978-1594744891  | Paperback: 184 pages | Published May 2011

If ever there was truth in a saying, the graphic used for the front of this book proves the phrase "never judge a book by its cover".  Not only is it a dull picture but it's not the most exciting recipe either  (breakfast pancake dogs).  BUT it totally belies what is, as far as I am concerned, a little gem of a book which has many  interesting and unusual recipes and ideas.


As the name implies,  the book concentrates on foods  which are served on a skewer of some kind or another which is particularly useful for the impending party season.

To start there are very short chapters on the types of sticks which can be used, from small cocktail sticks to long skewers. It even includes more unusual sticks such as rosemary sprigs and, if you are lucky enough to be able to get it, sticks made from sugarcane, plus ideas for dips and sauces to serve as accompaniments which is particularly handy as it gives an idea as to which dips or sauces go with particular foods.

The recipes are divided  into two main sections - savoury and sweet - with full colour photography for every recipe.

The savoury section has 50 recipes covering main ingredients including vegetarian, fish, poultry and meats with a selection of hot and cold recipes. There are the usual suspects such as satay plus some many off the wall recipes which one may not immediately associate with serving on a stick such as pizza skewers, Mac 'n' Cheese  (pictured below) and even spaghetti and meatballs. There are also recipes from around the world such as the Vietnamese Bo La Lot picture below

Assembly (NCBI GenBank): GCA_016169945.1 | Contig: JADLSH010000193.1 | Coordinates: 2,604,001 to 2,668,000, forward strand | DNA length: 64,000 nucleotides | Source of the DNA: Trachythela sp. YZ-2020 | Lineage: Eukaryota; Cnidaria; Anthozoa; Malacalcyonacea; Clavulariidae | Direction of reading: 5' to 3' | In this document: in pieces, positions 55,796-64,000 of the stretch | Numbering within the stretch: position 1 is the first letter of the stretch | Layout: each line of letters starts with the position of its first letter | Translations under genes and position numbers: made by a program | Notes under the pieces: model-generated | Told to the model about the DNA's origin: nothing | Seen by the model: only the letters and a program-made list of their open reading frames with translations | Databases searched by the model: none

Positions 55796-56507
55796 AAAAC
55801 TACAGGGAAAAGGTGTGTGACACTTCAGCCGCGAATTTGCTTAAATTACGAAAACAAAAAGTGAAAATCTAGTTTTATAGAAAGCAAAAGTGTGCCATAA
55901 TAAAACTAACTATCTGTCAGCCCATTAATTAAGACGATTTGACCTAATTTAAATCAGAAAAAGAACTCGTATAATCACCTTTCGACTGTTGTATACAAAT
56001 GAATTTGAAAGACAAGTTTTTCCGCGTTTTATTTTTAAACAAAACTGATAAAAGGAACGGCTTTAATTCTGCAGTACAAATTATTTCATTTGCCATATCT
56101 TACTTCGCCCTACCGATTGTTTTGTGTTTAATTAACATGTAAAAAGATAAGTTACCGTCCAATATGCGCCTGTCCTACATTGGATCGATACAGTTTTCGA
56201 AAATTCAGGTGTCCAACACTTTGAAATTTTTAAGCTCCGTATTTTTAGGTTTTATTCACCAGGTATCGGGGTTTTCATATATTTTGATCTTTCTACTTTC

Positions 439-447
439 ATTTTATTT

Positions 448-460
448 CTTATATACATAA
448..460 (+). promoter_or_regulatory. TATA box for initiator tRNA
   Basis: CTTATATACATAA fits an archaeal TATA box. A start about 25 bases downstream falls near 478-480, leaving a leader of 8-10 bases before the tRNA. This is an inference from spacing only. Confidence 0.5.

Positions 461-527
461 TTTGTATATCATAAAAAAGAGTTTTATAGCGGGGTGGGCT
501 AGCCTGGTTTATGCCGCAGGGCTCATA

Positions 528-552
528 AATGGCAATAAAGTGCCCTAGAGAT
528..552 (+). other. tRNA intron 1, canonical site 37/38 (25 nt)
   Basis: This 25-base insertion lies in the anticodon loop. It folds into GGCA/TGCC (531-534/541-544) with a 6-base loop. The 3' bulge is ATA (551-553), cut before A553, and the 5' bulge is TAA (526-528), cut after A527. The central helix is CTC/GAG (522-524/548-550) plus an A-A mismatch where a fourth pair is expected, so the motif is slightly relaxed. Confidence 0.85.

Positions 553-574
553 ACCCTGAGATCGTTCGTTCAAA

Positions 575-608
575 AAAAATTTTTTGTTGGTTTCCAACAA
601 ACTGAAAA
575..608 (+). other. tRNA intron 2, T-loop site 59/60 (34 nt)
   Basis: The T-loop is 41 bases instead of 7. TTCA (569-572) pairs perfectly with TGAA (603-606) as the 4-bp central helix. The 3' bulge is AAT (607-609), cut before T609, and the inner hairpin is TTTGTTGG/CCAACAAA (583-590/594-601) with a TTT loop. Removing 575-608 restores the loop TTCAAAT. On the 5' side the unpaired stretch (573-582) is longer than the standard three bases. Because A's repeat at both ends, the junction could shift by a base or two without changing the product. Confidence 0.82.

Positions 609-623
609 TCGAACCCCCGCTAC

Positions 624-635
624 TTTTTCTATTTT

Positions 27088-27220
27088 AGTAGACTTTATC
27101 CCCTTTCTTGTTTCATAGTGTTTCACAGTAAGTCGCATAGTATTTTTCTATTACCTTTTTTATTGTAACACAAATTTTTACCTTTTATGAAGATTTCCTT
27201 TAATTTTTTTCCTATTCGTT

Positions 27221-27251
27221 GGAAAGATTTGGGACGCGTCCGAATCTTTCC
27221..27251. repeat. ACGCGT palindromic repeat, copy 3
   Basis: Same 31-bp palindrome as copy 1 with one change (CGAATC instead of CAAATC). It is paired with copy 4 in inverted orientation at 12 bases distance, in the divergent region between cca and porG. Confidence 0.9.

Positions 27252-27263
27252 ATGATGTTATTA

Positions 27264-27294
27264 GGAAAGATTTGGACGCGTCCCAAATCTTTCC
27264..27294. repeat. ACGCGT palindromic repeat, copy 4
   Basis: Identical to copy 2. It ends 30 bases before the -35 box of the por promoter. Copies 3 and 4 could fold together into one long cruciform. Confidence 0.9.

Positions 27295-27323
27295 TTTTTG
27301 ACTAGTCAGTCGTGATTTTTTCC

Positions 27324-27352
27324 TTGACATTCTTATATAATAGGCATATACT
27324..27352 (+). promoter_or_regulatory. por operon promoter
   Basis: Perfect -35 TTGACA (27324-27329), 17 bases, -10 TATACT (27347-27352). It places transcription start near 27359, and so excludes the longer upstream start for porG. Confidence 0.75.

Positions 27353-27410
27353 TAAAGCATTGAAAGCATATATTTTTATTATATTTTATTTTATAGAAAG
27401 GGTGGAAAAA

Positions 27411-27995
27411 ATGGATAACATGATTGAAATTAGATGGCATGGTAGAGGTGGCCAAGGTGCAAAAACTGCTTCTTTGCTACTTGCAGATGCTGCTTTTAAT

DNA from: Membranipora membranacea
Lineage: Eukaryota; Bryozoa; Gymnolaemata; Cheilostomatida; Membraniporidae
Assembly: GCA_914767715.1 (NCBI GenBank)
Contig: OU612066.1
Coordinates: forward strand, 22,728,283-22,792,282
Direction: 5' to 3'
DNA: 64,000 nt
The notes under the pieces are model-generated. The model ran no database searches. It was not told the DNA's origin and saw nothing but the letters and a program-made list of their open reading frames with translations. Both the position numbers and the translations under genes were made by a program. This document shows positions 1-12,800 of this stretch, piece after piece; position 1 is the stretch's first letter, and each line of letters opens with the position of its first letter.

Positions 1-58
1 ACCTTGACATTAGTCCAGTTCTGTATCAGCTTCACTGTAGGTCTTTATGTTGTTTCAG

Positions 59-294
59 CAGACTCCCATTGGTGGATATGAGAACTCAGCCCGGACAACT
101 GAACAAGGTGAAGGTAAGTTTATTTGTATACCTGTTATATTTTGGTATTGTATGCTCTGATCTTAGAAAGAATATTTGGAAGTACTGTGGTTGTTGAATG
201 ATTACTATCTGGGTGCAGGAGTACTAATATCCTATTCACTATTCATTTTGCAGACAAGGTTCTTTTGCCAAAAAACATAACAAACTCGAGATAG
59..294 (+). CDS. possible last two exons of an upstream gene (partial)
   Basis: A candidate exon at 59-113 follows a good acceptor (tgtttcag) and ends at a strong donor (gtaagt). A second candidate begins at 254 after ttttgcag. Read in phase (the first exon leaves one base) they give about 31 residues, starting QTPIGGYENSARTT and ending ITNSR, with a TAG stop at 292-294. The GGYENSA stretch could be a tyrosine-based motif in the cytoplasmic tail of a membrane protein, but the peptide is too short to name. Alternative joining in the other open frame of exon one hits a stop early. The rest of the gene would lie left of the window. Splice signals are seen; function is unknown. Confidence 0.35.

Pizza Skewers Mac 'n' Cheese Bo La Lot Coconut Shrimp

Most are suitable for serving at parties but add some extras such as rice or salad, and many can be served as starters such as the coconut shrimp with mango chutney recipe pictured above. As well as the section about dips, many of the recipes include a complimentary dip. There are little written tips included on some recipes and many recipes include ideas which you many not have thought about. For example, in a few of the recipes the ingredients are assembled onto wooden or bamboo sticks before being cooked, including fried items - something I wouldn't have thought of doing - which means most of the preparation can be done well beforehand with only the brief cooking being left to the last minute.

The sweet section is just as interesting - even more so in a way as coming up with different ideas for dessert party food on a stick is perhaps a little more difficult.

There are 30 sweet stick recipes ranging from relatively simple fruit ones such as mango chilli skewers  to more complicated assemblies such as chocolate covered cheesecakes.

The jello picks shown on the right are a more unusual dessert stick with the added twist that they are made with tequila and triple sec so highly suitable for adult parties as are the Sangria Pops shown which are made with red and white wine.